To begin to address risks, create your own list of “Worst-Case Scenarios,” perhaps the top five issues that could completely disrupt your supply chain. Recognizing the most important controlled and uncontrolled risks to your business helps inform the portfolio of risk management solutions you need to protect your business. No company wants to encounter risk, but identifying potential risks and how to guard against them is critical to your business.

Diversify your risk mitigation portfolio

Knowing the amount of risk your business can endure from a financial, customer, and brand perspective is critical. No business strategy is complete without factoring in how much risk can be tolerated and your company’s ability to absorb those risks. Even if your supply chain fails, particularly in the case of an uncontrolled risk, the key is to be able to absorb the impact, if possible, through an offsetting business strategy.

Is your business prepared? Have you considered alternative business strategies to guard against controlled and uncontrolled risks?

Again, consider Toyota in the wake of the tsunami in Japan. At the height of the crisis, Toyota predicted a massive drop in manufacturing and revenues; however, wise business tactics to suppress demand, including offering many cars through short-term leases, enabled the company to optimize supply more quickly once power stations and supplier factories returned to operations. In other words, Toyota adapted its sales strategy to mitigate the risk of declining sales stemming from an uncontrolled risk materializing in its supply chain.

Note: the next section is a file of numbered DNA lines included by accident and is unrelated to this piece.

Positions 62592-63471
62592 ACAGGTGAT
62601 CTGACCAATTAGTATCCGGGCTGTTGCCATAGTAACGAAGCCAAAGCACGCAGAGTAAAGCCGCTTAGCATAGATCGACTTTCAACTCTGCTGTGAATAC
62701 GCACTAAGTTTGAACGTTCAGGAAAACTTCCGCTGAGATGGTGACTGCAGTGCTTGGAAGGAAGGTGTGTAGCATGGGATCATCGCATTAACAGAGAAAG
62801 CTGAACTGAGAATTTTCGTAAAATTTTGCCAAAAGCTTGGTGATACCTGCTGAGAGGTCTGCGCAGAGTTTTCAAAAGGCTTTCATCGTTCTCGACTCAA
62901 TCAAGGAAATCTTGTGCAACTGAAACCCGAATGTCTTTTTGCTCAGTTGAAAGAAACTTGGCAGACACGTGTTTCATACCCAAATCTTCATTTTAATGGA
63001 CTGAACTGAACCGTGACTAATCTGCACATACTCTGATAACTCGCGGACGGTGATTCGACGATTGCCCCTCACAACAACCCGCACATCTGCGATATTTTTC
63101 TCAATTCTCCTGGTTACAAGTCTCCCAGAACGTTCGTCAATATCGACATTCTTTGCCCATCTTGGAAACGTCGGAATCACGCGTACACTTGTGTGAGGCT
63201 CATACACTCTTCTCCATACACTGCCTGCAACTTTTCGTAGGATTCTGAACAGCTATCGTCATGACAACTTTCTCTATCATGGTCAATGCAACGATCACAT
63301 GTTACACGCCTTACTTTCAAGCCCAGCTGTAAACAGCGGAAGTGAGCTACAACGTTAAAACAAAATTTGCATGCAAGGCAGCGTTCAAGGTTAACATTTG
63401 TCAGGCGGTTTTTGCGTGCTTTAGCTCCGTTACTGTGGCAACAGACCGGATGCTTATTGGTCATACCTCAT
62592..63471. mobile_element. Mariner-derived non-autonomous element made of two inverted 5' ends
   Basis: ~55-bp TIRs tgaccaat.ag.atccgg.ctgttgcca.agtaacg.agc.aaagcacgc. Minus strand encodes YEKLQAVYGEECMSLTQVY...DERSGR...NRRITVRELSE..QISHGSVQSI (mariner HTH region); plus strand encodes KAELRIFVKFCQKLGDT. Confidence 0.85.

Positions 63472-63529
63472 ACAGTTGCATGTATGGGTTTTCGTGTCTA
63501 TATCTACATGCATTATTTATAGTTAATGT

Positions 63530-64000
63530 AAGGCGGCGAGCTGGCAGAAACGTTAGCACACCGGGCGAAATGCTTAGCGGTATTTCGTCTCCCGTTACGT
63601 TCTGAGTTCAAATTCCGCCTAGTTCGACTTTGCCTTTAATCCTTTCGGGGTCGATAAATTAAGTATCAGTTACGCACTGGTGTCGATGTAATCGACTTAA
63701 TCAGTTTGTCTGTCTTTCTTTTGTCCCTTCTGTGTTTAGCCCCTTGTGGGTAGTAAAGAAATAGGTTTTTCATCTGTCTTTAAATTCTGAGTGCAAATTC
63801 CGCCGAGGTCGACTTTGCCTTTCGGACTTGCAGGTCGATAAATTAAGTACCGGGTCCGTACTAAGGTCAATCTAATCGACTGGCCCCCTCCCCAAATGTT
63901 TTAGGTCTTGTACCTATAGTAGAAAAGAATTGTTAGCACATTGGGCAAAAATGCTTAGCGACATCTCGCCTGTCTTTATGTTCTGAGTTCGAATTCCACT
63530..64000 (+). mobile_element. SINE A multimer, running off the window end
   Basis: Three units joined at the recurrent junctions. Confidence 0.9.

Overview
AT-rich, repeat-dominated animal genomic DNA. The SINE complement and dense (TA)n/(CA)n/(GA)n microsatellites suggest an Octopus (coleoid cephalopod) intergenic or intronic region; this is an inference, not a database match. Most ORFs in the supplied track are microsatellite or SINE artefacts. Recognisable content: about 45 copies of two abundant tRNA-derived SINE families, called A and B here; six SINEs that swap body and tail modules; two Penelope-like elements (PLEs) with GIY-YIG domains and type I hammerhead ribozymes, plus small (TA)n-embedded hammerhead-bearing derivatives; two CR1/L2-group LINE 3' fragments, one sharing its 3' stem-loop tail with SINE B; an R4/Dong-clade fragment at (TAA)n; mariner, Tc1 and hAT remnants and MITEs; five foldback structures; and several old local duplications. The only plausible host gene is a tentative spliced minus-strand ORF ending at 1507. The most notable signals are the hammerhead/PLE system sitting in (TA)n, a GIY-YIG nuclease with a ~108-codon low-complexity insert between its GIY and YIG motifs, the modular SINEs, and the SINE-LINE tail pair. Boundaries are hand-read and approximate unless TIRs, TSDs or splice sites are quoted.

Basically, Toyota was resilient in the wake of a crisis. Another way to create resiliency is to never single-source any part of your supply chain. Companies, regardless of size, should consider setting up a secondary supply chain on a smaller scale. By having secondary suppliers in your back pocket, you can be better prepared to avert the risks of weather, politics, geography, fraud, bankruptcy, and others that can break down a supply chain.

Many retailers also do not have risk management personnel who specialize in studying vulnerabilities within the supply chain and how to prevent them and recover from them if they do occur. One way to rectify this problem is by working with a third-party logistics provider (3PL) to help you manage risk and operate your supply chain.

Most 3PLs can scale their services up and down based on a company’s size or requirements. They can also provide the resources and services that businesses need to help avoid supply chain disruptions. For example, when goods needed to move into New Orleans after Hurricane Katrina, UPS was able to secure carriers to ensure that goods and supplies continued to move.

One simple way to protect against supply chain risks is through cargo insurance, which protects your businesses against losses if their shipments are damaged or lost as they make their way from overseas suppliers.

You may also consider credit insurance for your business, which helps retailers assess the creditworthiness of their major international buyers and protect against slow payments, bankruptcy, and insolvency.

There’s no way to completely avoid risks in your supply chain, which makes identifying and working to protect against risks necessary and beneficial for retailers. Identifying the broad range of controlled and uncontrolled risks your company faces and integrating a wide range of risk management solutions into your business strategy is critical to creating and sustaining success.

Mark Robinson is a VP of UPS Capital Corp., the financial services arm of global logistics leader UPS. For more information go to